Social Security is the U.S. government’s largest program, accounting for almost a quarter of its spending. Many retired workers, disabled workers and their families rely on social security as a key source of their monthly income. In fiscal 2015, about 60 million people will receive benefits totaling $877 billion. The nearly 40 million retirees enrolled in the program get an average of $1,335 per month.
The Social Security program, established in 1935, is funded partly by payroll taxes and income taxes on benefits. Tax revenues are credited to the program’s two trust funds along with interest payments on securities that are held by those funds, according to the Congressional Budget Office (CBO). The funds, in turn, pay for benefits and administrative costs. Lawmakers, government officials and others have expressed increasing concern about the Social Security program because its viability depends on the solvency of the two trust funds. As more members of the baby-boom generation retire, the gap has widened between the amount of tax revenue going into the trust funds and the amount of money being spent from them. The CBO projected in December 2014 that one of the trust funds — the Disability Insurance Trust Fund — will be depleted in fiscal year 2017 and the other — the Old-Age and Survivors Insurance trust fund – will be exhausted in 2032. Meanwhile, the Social Security Board of Trustees has released different projections. In July 2015, the board reported that the Disability Insurance Trust Fund will be depleted in 2016 and that the combined asset reserves of both funds will be depleted in 2034.
Critics, including some scholars, have questioned the accuracy of Social Security Administration (SSA) projections, which legislators depend on when making decisions related to policy and spending. A 2015 study published in Political Analysis, “Explaining Systematic Bias and Nontransparency in U.S. Social Security Administration Forecasts,” examines the SSA’s forecasts to gauge whether they make the two trust funds appear healthier than they are. The three authors — Konstantin Kashin and Gary King of Harvard University and Samir Soneji of Dartmouth College – also analyzed the possible reasons for forecasting errors. To gather information, the authors conducted “a large number” of personal interviews with individuals who are involved with or connected to the federal agency. This study builds on an earlier, related 2015 study published in The Journal of Economic Perspectives.
This study’s findings include:
- Before 2000, there was no observable bias in SSA forecasts. After 2000, forecasting errors emerged, making Social Security trust funds look healthier than they are.
- The SSA does not meet best practices in scientific evaluation procedures that are common in other government agencies as well as industry and academia. One failing is that the SSA has not published systematic or comprehensive evaluations of its forecasts.
- Errors in forecasting likely occurred because of a lack of transparency in SSA’s forecasting methods and a lack of formal statistical models used to create forecasts. The SSA frequently makes qualitative decisions and manual adjustments in its forecasts without providing sufficient information for outside groups to replicate or evaluate the quality of forecasts.
- The SSA has generated problematic forecasts for financial metrics, including one known as the cost rate, which is equal to the ratio of the cost of SSA programs to the taxable payroll for a given year. From 1978 to 1999, the difference between the forecast five years out and the actual observed value was 0.1 percentage points on average. After 2000, the magnitude of the error increased more than tenfold on average. “Similar results of approximate unbiased forecasts before 2000 and very substantially biased forecasts after 2000 exist for other SSA financial forecasts we studied,” the authors note.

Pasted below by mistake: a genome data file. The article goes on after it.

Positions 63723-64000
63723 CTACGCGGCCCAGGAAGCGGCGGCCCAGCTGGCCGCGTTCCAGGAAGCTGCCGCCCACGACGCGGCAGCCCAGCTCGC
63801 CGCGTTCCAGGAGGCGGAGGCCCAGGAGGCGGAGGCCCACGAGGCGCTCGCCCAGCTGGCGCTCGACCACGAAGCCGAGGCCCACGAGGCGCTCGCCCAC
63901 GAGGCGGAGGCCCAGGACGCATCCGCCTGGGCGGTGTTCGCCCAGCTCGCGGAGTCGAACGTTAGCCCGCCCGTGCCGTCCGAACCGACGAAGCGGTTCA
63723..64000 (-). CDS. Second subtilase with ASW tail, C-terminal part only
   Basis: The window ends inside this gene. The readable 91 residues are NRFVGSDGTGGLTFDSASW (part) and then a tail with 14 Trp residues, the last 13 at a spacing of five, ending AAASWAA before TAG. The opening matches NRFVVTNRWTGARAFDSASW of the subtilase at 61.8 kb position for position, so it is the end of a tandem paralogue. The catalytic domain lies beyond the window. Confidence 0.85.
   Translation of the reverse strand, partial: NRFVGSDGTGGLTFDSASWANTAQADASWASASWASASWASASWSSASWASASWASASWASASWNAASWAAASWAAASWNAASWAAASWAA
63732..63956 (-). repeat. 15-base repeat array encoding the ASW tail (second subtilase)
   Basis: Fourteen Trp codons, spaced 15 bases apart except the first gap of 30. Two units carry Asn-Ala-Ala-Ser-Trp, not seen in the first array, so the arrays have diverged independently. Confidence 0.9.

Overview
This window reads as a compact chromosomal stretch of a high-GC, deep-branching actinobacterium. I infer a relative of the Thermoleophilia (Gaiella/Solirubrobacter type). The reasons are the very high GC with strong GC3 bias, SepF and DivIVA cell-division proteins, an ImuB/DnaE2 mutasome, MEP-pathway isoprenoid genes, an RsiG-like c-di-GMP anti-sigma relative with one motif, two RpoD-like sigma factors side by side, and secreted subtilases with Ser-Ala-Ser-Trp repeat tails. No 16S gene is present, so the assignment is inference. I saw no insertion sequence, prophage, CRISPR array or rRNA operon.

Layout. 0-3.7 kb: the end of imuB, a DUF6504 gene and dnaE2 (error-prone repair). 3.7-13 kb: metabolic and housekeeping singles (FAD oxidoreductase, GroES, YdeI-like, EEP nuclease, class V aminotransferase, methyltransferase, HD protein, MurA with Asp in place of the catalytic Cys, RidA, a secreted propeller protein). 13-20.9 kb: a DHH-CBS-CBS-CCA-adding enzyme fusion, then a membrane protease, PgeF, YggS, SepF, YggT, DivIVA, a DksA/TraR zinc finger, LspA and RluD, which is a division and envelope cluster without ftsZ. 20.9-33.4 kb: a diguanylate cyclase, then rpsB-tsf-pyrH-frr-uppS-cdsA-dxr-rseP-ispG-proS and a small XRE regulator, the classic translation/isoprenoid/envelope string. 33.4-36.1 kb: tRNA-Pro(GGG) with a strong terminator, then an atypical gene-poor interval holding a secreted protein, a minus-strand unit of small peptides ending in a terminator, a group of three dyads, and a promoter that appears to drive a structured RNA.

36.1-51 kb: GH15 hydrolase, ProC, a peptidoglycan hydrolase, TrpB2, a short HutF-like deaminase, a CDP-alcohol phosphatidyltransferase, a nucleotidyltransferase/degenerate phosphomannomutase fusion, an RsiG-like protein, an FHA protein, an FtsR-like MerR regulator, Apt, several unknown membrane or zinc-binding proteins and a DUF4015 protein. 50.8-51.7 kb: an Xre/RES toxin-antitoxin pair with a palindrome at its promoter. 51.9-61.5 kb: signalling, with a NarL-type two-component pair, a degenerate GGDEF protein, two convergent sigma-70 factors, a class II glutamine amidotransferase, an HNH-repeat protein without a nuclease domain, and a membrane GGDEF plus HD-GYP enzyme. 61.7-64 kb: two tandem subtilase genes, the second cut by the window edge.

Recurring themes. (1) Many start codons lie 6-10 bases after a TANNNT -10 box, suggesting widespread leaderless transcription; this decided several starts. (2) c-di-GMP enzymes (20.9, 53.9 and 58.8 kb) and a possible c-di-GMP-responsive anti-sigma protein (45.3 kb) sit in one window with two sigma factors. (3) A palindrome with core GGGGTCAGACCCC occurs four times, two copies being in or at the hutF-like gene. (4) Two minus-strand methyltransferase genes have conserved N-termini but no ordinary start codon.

- Forecasting errors did not occur because of any deliberate effort to fudge numbers. Actually, SSA actuaries “hunkered down” to prevent political pressures from affecting their forecasts. However, in addition to shielding themselves from political pressures, they inadvertently also shielded their forecasts from necessary modifications that would help with accuracy.
The researchers offer suggestions for how the SSA can avoid projection errors. They note that while the SSA Office of the Chief Actuary (OCACT) may aim to be unbiased, it needs to follow well-developed, best practices designed to avoid bias. “The self-conscious public stance of OCACT is as an island of fairness and objectivity amidst a storm of partisans, and so far as we can tell this is precisely what they attempt to do,” the authors state. “Having public servants who try for this level of fairness is certainly ideal but, as indicated above, trying harder to be free from bias is an ineffective way to further reduce bias unless they begin to use the well-tested advice from the scholarly literature.”
Related research: A 2015 annual report of the Board of Trustees of the federal Old-Age, Survivors and Disability Insurance program offers details on the actuarial status and financial operations of trust funds for the Old-Age and Survivors Insurance program and the Disability Insurance program. A 2014 research paper for the Michigan Retirement Research Center looks at the effect of life-expectancy trends on the social-security program. A 2012 study from the Congressional Budget Office and the Social Security Administration examines retirement trends, economic circumstances and the effects of rule changes on beneficiaries.
Keywords: Social Security, forecasting, bias, accuracy, budget, federal government, retirement, retirees, elderly, senior citizens, SSA, Old-Age, Survivors and Disability Insurance